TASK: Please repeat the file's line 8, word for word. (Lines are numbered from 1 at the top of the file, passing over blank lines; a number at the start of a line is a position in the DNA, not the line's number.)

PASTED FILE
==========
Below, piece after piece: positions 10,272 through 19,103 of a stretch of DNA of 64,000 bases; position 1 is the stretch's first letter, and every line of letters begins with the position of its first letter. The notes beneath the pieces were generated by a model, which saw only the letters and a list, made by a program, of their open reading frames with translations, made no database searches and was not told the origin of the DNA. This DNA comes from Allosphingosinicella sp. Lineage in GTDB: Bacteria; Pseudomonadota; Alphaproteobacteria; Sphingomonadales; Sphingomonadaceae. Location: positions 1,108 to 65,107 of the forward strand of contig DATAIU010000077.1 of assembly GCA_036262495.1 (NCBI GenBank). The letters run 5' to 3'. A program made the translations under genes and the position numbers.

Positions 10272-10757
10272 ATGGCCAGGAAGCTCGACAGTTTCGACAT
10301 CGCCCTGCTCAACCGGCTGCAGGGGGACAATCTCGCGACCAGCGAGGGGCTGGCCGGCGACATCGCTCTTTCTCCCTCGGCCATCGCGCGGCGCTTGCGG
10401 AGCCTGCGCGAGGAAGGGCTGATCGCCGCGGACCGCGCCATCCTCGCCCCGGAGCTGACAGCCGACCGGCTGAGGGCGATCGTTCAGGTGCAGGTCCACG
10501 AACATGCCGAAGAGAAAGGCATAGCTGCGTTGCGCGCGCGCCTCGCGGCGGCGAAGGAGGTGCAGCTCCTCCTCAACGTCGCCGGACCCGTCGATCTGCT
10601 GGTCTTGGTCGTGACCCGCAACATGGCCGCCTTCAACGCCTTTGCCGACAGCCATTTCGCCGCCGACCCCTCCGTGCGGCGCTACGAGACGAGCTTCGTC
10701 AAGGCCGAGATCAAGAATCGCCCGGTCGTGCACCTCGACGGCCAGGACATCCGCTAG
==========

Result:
10701 AAGGCCGAGATCAAGAATCGCCCGGTCGTGCACCTCGACGGCCAGGACATCCGCTAG